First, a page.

Why is notetaking important?
Even the best students find taking notes helpful to learn material quickly. Taking notes does not have to be a grueling task. Learning to take them correctly avoids writing too much information that is not useful.
Notetaking helps you to learn material faster in a couple of ways. First, whenever you work with a new concept using more than one sense, you will have more success. Writing is active, reading and listening are passive. When you do both passive and active together, you learn much faster. Notetaking will save time in the end.Second, using the material in a different way, such as writing the summary in Cornell Notes style, makes the information part of you. This helps to lock it into the brain.
I remember what I read and hear easily. Do I need to spend time taking notes?
You are very lucky! Yes, notes can help. Taking notes and practicing the questions will help you to push your grade higher. Also, learn to take notes now when it is easy for you. Later on when you take the tougher classes, you won't have to learn both notetaking and the material.
Cornell Notes is a style of taking notes developed by Cornell education professor, Walter Pauk. Most effective styles of notetaking use keywords and phrases, vocabulary, finding main ideas then turning them into questions, and summarizing. Cornell Notes uses all of these techniques.
You can use Cornell Notes to record information from:
You only need a piece of paper and a pencil or pen to do Cornell notes.
Divide your paper: a line across the bottom third and a line down the third left of your paper:
Here are what the different sections are for:
Main Idea Header -- During class or reading
First, write the Main Idea across the top: what you are reading about, what your teacher is going to talk about, what the video is about. Also include the date.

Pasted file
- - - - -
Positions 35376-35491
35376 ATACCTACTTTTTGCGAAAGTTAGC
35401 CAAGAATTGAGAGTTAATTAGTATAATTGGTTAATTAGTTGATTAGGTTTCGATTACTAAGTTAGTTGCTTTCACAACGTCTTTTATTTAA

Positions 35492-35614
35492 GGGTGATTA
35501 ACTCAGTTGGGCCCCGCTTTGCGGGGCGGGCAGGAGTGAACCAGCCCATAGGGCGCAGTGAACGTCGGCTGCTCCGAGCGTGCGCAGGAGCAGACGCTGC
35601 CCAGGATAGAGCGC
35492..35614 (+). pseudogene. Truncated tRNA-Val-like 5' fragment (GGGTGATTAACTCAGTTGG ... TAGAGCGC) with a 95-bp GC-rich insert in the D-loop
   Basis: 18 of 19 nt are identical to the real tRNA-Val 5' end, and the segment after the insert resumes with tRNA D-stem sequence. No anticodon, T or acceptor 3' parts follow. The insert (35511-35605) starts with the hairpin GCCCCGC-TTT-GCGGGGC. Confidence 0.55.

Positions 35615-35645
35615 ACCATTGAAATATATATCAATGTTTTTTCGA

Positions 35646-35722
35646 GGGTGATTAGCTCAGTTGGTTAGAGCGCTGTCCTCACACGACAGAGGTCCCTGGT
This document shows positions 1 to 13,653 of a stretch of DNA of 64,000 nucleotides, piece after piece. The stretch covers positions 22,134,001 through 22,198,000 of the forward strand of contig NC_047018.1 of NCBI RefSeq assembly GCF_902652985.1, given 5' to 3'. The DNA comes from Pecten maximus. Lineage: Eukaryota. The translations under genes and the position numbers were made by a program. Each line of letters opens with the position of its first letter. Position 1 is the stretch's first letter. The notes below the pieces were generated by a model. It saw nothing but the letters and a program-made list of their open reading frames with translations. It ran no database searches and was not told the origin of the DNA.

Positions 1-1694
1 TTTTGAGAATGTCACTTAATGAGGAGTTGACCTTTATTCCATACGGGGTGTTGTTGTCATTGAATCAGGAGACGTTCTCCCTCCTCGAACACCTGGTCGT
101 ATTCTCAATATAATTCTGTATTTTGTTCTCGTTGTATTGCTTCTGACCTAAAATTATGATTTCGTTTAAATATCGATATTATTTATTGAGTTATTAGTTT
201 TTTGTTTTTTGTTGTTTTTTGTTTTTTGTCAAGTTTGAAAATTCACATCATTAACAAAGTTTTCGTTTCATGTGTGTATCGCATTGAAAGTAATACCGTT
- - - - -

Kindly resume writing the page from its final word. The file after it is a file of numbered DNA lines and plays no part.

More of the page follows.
Notetaking -- During class or reading
Then begin to take your notes only in the notes area of your paper.
What to write down?? The main thing to remember is to keep it simple. Try not to write sentences or long phrases. Don't write everything you see or hear. Keep unecessary words to a minimum. Anything that would answer
who? what? where? when? why? how?
That's all you need to do while reading, listening, and/or viewing.
Questions on Key Words and Ideas -- before you go to sleep
Work with your notes within 24 hours of taking them -- before you go to sleep!
Take this time to clean up or clarify your notes from what you recall from earlier in the day.
In the left column, find the key ideas and topics. Make a question from this concept. Try starting with one of the question words:
who? what? where? when? why? how?
Align your question with the answer in the notetaking area, so that if you cover the notes, the question is near the answer in the notes.
Short Summary -- before you go to sleep
Write a short summary in the bottom section. Write neatly in paragraph form with correct grammar and spelling. Start with the main idea to form your topic sentence. Then for each question from the left column, restate and use the information in your notes on the right to finish the sentence. Finish with a concluding sentince which reflects your own thoughts about the topic.
Then go to sleep! Let your brain make connections during the night.
How to Use Cornell Notes
The most obvious reason to take notes is to help you study for the test. You can quiz yourself easily by folding the right side of the paper over to cover the notes, leaving just the questions. Ask yourself the questions, then peek at the notes to check.
Do you like flash cards to study? Write the questions on the left on the front of the flash card, and your notes on the back.
Do you have a hard time studying? Try studying with a friend. Compare notes and quiz each other. If you can't get together in the same place, try a video chat such as Skype.
Other ways to use Cornell Notes:
Research Paper: Use the information to insert into your research paper. Make a quick partial outline:
Use the keywords and ideas you have identified to search for more information.
Informational Display or Website: